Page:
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On 'Blue Rev,' Alvvays finds euphoria in noise

On<em> Blue Rev</em>, the new album from Alvvays, there's an ongoing push and pull between Molly Rankin's sensitive storytelling and the relative cacophony that swells to surround it.
Eleanor Petry
/
Courtesy of the artist
On Blue Rev, the new album from Alvvays, there's an ongoing push and pull between Molly Rankin's sensitive storytelling and the relative cacophony that swells to surround it.

The third album from the Canadian noise pop purveyors feels like a conversation between clarity and cacophony, creating an exhilarating tension.

It takes just six seconds into the first song on its latest album for Alvvays to pull a new trick out of its sleeve. For a moment, "Pharmacist" feels like what it is: a long-awaited reunion with these Canadian noise pop purveyors on their small-town home turf, a few muted synth notes and a preset drum machine tick-tocking while Molly Rankin sighs, "I know you're back, I saw your sister at..." right up until the moment that a swirl of noise rises in the mix to meet and nearly envelop her voice and you can barely make out a syllable.

A shift of emphasis from text to texture could be purely aesthetic — a snarl of noise from a band that had already perfected its tidy balance of distorted guitars and finely observed, sometimes spiky lyrics and melodies. But the members of Alvvays, who took five years to make the exhilarating new album Blue Rev, deploy distortion with the same care that Rankin has always written lyrics. These are 14 zippy songs that echo in your brain long after they end, largely thanks to the group's ability to repeatedly knock reliable song machinery into a woozy disequilibrium.

If you heard the wry anti-establishment-but-pro-commitment anthem "Archie, Marry Me" on a college or public radio rock station nearly a decade ago or on an indie pop playlist compiled by a major streaming service since; or if you fell in love with the group's second album, Antisocialites, a nearly perfect collection of songs that embodies that post-quarterlife impulse to opt out of societal expectations, the relative cacophony of Blue Rev first hits the ear as if it's in competition with the clarity of Rankin's storytelling. But the ongoing push and pull between her voice and the noise that sometimes swells to surround it builds a euphoric heaviness. The effect is like a slowly rising tide or a shift in atmospheric pressure; a signal of an encroaching threat or maybe just a weight of accumulated responsibility that changes you as you bear it.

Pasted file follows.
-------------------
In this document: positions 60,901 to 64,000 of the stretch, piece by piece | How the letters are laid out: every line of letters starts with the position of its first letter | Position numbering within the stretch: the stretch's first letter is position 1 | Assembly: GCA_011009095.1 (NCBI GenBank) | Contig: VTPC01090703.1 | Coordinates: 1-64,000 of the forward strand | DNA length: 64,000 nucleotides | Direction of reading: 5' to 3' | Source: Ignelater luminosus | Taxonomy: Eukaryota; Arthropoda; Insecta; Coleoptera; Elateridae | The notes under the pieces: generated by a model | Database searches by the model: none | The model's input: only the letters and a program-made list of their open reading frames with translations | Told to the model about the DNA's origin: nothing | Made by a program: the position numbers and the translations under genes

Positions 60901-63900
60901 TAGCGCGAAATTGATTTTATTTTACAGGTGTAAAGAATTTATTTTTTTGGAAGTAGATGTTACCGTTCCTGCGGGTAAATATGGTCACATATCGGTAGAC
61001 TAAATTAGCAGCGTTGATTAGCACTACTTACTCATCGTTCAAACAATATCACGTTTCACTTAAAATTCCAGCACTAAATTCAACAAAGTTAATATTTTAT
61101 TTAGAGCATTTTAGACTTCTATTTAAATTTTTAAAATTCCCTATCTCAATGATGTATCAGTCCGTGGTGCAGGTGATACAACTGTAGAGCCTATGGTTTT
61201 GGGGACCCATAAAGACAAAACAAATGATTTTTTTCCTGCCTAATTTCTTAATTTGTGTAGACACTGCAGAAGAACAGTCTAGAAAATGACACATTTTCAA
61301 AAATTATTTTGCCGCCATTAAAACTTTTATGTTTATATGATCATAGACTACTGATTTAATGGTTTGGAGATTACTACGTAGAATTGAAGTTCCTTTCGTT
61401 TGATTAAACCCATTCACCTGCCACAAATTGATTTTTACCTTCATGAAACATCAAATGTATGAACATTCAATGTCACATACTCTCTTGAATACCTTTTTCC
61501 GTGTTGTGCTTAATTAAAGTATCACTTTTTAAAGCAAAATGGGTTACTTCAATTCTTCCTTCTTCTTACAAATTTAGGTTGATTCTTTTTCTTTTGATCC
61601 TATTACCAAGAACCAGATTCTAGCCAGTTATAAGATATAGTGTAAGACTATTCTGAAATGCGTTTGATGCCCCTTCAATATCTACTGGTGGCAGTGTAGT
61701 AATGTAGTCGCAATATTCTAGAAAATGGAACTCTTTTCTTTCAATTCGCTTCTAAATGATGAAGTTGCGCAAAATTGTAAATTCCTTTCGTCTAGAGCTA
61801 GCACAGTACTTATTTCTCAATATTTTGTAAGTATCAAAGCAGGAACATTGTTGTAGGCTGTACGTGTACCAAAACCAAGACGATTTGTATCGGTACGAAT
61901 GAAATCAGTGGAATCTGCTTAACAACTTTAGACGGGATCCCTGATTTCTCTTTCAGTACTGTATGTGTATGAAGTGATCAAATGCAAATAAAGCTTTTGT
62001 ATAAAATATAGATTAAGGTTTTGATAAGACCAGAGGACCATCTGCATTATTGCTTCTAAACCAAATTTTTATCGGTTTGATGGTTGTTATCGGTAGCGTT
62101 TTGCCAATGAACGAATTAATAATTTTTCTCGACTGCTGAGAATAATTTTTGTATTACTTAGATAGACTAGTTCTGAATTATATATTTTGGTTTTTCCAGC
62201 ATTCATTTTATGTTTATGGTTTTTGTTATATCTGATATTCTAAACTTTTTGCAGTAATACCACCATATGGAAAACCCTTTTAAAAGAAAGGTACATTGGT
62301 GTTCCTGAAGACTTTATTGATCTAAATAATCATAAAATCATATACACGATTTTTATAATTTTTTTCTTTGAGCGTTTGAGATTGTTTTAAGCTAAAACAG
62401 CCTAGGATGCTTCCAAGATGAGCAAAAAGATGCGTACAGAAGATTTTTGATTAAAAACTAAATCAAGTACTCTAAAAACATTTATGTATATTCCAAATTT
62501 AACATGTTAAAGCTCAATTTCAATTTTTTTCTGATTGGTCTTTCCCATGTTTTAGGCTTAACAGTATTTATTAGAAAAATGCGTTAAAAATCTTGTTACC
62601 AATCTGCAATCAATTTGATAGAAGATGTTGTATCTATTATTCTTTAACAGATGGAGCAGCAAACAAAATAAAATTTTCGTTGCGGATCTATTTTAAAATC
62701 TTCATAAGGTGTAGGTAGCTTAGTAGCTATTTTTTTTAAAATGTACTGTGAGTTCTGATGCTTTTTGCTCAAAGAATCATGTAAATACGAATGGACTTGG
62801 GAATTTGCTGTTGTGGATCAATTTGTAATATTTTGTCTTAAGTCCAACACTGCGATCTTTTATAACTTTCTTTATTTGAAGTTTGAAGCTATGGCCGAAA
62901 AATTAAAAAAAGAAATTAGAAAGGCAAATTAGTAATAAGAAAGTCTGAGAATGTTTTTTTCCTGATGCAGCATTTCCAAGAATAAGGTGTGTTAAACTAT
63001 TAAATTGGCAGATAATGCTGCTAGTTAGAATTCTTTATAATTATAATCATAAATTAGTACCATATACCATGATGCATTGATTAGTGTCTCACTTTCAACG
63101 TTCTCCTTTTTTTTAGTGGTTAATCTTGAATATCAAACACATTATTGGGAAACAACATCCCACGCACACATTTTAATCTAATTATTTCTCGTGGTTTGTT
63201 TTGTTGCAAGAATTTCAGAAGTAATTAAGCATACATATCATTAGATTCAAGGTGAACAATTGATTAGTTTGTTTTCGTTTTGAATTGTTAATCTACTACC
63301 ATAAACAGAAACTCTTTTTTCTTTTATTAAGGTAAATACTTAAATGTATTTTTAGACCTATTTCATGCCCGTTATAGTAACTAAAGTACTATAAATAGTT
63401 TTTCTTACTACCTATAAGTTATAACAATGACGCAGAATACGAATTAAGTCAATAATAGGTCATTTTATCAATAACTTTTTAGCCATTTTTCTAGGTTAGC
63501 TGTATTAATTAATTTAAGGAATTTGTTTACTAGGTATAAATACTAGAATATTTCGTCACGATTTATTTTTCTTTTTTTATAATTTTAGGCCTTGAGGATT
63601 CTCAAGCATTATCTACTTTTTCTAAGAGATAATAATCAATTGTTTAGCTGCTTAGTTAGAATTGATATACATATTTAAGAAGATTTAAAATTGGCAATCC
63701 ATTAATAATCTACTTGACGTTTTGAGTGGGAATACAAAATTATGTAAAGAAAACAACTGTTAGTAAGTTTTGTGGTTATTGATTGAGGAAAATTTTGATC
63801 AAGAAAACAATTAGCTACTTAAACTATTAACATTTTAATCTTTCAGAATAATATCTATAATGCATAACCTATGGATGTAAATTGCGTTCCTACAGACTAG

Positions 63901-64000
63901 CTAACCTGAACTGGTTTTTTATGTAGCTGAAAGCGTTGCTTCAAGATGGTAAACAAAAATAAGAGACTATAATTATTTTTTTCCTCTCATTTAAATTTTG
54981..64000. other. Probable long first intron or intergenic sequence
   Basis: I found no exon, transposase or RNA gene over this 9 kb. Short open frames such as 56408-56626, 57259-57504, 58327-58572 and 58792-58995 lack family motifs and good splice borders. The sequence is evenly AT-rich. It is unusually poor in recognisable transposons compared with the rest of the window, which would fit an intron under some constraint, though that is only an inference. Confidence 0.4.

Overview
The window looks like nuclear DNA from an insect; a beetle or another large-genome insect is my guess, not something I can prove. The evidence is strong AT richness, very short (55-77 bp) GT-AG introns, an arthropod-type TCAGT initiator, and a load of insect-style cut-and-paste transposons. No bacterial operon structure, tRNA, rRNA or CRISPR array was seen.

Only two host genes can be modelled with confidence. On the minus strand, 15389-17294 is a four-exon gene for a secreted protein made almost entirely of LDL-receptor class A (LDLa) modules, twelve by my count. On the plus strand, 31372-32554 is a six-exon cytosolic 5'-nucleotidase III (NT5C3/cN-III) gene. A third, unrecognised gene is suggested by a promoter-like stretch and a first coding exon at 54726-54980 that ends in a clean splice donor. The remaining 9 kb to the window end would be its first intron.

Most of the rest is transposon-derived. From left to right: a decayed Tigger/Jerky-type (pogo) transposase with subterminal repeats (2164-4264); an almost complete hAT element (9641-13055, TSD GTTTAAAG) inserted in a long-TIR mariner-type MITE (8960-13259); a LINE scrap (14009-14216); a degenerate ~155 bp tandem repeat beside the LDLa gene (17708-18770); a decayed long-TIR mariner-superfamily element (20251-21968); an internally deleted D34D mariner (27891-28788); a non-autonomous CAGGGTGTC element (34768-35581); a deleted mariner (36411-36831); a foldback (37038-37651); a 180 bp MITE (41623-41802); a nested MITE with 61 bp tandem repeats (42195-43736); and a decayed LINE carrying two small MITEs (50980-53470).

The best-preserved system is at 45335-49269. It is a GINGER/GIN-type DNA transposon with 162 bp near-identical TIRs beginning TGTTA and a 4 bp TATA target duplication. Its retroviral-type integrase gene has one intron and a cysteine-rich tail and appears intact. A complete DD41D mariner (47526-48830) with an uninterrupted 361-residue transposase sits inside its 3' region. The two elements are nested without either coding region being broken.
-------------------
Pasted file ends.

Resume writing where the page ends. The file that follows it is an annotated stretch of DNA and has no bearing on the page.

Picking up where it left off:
When I spoke with Rankin on the phone from Toronto during the week leading up to the release of Blue Rev, she insisted that the goal in turning up the distortion was not to give the band's sound "a face lift." Instead, she and and fellow guitarist Alec O'Hanley — also her partner and co-songwriter — took the time afforded by isolation during the pandemic to lean into a fondness they share for what she calls "woozy, bendy guitars," in particular the "relentless bending note" that runs throughout the Teenage Fanclub song "Everything Flows," which she called "sort of my favorite sound."

"I've always valued the dynamic and the conversation between Alec's guitar and my vocal," Rankin said. In the making of the new album, though, she wanted to find a new balance, which started with the guitars challenging her voice. "But there's a lot of belting on the record. It's not like I disappeared."